Based on the 2013 book by the same name – which in return documents the 2003 cult classic; The Room, The Disaster Artist is a comedic, timely and thoughtful film which incorporates a lot of heart and soul, and is one hell of a tribute to the cult classic in every way, from the actual fans, to the creators of the original. The Disaster Artist follows a mysterious figure named Tommy Wiseau (played by James Franco), whose age, identity and wealth are all questioned – but Tommy has one of the most powerful tools in his locker; his determination – watch the story as Wiseau writes, stars, directs and completely funds his vision to unexpected reactions. I thoroughly enjoyed The Disaster Artist, and it had a lot more heart than I thought it would – turning into the perfect tribute to the cult classic
I like comedies, and I find James Franco to be a fascinating actor – he has it in his locker to do something special, but he instead often creates sub par films, the one thing 2017 has really been missing is a good comedy, we’ve had a lot of horrors but not many successful comedies. And I still don’t think that this can be cast as a true comedy, don’t get me wrong – everything is set up to be funny, and everything is funny, but it isn’t what I have come to associate as a comedic film. Now this can either go two ways, all films will adopt this Oscar-calibre comedic status, where there is so much development for the characters and it is such a character-driven film, or we have to understand that Franco and the producers of the film wanted to try to push it as an Oscar-worthy film and so a-lot of the comedic elements were left on the floor. Nevertheless, that is just an afterthought I will get into later, The Disaster Artist is so powerful because as much as it is Wiseau’s story, Franco gives an incredible performance, with his brother nearly matching him in all scenes. And although there are so many cameos and famous actors in this movie, it really is just a movie about James and Dave Franco which is oddly perfect.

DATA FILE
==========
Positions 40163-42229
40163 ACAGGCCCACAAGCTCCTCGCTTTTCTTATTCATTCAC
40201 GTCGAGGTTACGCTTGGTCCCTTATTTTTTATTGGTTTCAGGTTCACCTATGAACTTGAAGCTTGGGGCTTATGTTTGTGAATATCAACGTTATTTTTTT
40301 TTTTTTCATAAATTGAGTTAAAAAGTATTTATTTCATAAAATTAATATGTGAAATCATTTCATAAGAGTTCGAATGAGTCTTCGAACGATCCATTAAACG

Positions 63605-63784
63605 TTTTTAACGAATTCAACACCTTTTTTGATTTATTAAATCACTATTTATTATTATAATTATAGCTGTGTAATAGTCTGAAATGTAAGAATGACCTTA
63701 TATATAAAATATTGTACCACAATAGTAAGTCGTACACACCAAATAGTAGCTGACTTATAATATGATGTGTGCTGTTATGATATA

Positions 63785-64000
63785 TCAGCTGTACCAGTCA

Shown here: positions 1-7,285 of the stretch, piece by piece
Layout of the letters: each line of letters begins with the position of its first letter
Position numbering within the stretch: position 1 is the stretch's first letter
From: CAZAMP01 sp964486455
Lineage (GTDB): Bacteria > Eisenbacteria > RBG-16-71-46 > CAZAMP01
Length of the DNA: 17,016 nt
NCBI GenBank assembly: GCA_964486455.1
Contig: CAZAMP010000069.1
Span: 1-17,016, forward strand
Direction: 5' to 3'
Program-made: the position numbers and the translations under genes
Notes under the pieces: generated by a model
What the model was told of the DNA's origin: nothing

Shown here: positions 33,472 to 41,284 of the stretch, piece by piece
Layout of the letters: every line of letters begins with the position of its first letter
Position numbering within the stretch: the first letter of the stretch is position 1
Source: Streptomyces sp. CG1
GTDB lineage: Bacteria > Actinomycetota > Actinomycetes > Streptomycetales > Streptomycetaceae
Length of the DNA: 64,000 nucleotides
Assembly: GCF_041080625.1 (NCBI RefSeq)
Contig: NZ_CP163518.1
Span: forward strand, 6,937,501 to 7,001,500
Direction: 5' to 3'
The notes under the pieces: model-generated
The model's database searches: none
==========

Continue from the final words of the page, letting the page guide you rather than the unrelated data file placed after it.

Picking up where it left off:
As I have already said James Franco makes this film, he delivers a starry, heartfelt performance which manages to grab my attention and care for a character who I really don’t know anything about. Whilst Franco succeeds in front of the camera, he also smashes it out of the park actors cast, the heart of the film how I cared for all the character. I loved it being a true story, and that it was so funny because it was true, the fact he kept it open in the cinema to get nominated, the billboard that was there for years, the hotline. Dave Franco was also great, considering this was his first real Oscar push, James has done it before with 127 Hours.
The only thing I would’ve liked in this film would’ve been for a little more comedy. You can tell it is toned down in order for it to be in for Oscar contention. I loved the cameos in this film, how well-known actors were able to show their faces and that leads me nicely onto this film clearly being made by the fans first and foremost. The depth of the cast is amazing, we have Alison Brie to Zac Efron, and the actual film isn’t exactly a laugh out loud film but it is a more well-thought out film.
But one thing this film is not missing is heart – case and point “he made it through two acts of Shakespeare” line. As well as being an accurate representation to the story, I think it is also a tribute to Tommy Wiseau – evident in how he tried to keep the film in the cinema for the Oscar-season.
Now, I was pretty certain James Franco was going to be nominated for something at this years Oscars, but because of the recent allegations, many suspect that this did not help his case at all. Taking everything away from it, I think Franco at the very least deserves a nomination for his acting.
The perfect tribute by people who genuinely loved the original, and a really good film with a lot of heart, and a fantastic performance by Franco brothers. I really enjoyed The Disaster Artist I give it an 8/10 or an A-